If you’ve been shopping for holiday gifts this year, no doubt you’ve found some fantastic bargains, and then somehow, you find you’ve spent more than you originally intended. Retailers are masters of marketing – placing items that would make great stocking stuffers right next to the checkout lines. And, since you’re waiting there, you’re looking at something and get the idea, “Oh! This would be great for Uncle Harry!” Multiply this by the many stores or Web sites you’ll visit this year (with their popups that exclaim, “Wait! Check out this great deal before you check out!”), then multiply it by the number of shoppers during the season, and….oh well, it’s better to give than to receive, right?
Then the bills come.
When those bills hit the mailboxes of parents who have children enrolled in your school next month, two things can happen: 1) You may not get your January tuition payment – and you’ll probably have some that can’t pay your second semester tuition payment all at once; and 2) Parents start thinking about whether they’ll be able to afford your school next year.
Since this is still Advent, the season of preparation, take some time during the last days of the year to think about the coming school year. If you’re an administrator for a Catholic school, also think about Catholic Schools Week a little differently this year. Catholic Schools Week is NOT the time to plan on bringing more students into your schools – your enrollment efforts should have started back in September. This is the time when your current parents’ decisions to re-enroll for next year can be reinforced. The people currently engaged with your school are the ones who “Celebrate Catholic Schools!” Parents that don’t have their children enrolled need to be committed to your school before they can celebrate. More about that next month.
This month, let’s examine the cost of a faith-based education. Here are a couple of things to think about as you ponder preparing the budget for the coming school year:
1) If you have small children, how much do you pay your sitter? If you don’t have little ones, ask someone who does, especially this time of year, when plans are being made…perhaps for New Year’s Eve?
And when the sitter comes to your house, does she bring educational activities to expand your children’s mental agility…or is she more prone to tuck them in bed, watch a movie, eat pizza (that you have to provide) and talk and text on his or her cell phone?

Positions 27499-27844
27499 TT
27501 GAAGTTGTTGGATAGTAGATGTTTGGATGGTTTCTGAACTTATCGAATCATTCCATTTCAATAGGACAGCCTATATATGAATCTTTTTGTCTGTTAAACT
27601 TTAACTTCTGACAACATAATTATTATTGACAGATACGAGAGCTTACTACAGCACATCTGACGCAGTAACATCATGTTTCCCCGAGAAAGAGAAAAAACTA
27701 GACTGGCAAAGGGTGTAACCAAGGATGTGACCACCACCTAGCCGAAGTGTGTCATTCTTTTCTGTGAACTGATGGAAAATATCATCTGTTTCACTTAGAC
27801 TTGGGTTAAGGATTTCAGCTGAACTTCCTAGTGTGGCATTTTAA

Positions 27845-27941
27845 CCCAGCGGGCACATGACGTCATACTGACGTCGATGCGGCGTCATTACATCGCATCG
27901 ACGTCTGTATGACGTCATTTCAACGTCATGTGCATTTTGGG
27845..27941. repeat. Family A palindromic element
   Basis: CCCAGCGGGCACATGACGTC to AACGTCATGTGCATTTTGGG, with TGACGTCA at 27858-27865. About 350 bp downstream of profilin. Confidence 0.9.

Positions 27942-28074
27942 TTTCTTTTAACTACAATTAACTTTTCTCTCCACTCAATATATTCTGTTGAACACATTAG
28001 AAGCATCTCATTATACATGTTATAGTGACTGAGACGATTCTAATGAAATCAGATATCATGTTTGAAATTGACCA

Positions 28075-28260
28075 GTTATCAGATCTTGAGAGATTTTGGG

If it’s more than $5.00 an hour, that rate would compare to a yearly tuition of at least $5,400. 180 days per year at 6 hours per day!
Now, take your current per student tuition, divide it by 180, then divide the result by 6. “That’s how much? You’ve got to be kidding?” (See, and I’ll bet you thought when you read the title of this article that the expression referred to how much, rather than how little, your school’s tuition really is.)
2) Consider the local daycare establishment, licensed and staffed by trained professionals. If it’s affiliated with a community organization, members may pay $36 per day; non-members may pay $45 per day on the average. Let’s do some quick math…that translates to either $6480 or $8100 respectively for 180 days of service. Is your school’s tuition somewhere in that range? Does “members” and “non-members” sound like “affiliated” and “non-affiliated” churches or “in parish” and “out of parish” rates?
And for some of these organizations I’ve researched, the higher rates are for the younger children because there is more attentive care necessary for a 6 month old than there is for a 2 year old child. I’m sure your school offers a higher tuition for the younger students where there’s more demand, and then a lower tuition for the older students. What? Your tuition is the same for every student…but younger students receive an incentivized rate? No wonder your school may be in financial peril! That’s not how your target audience has been accustomed to think!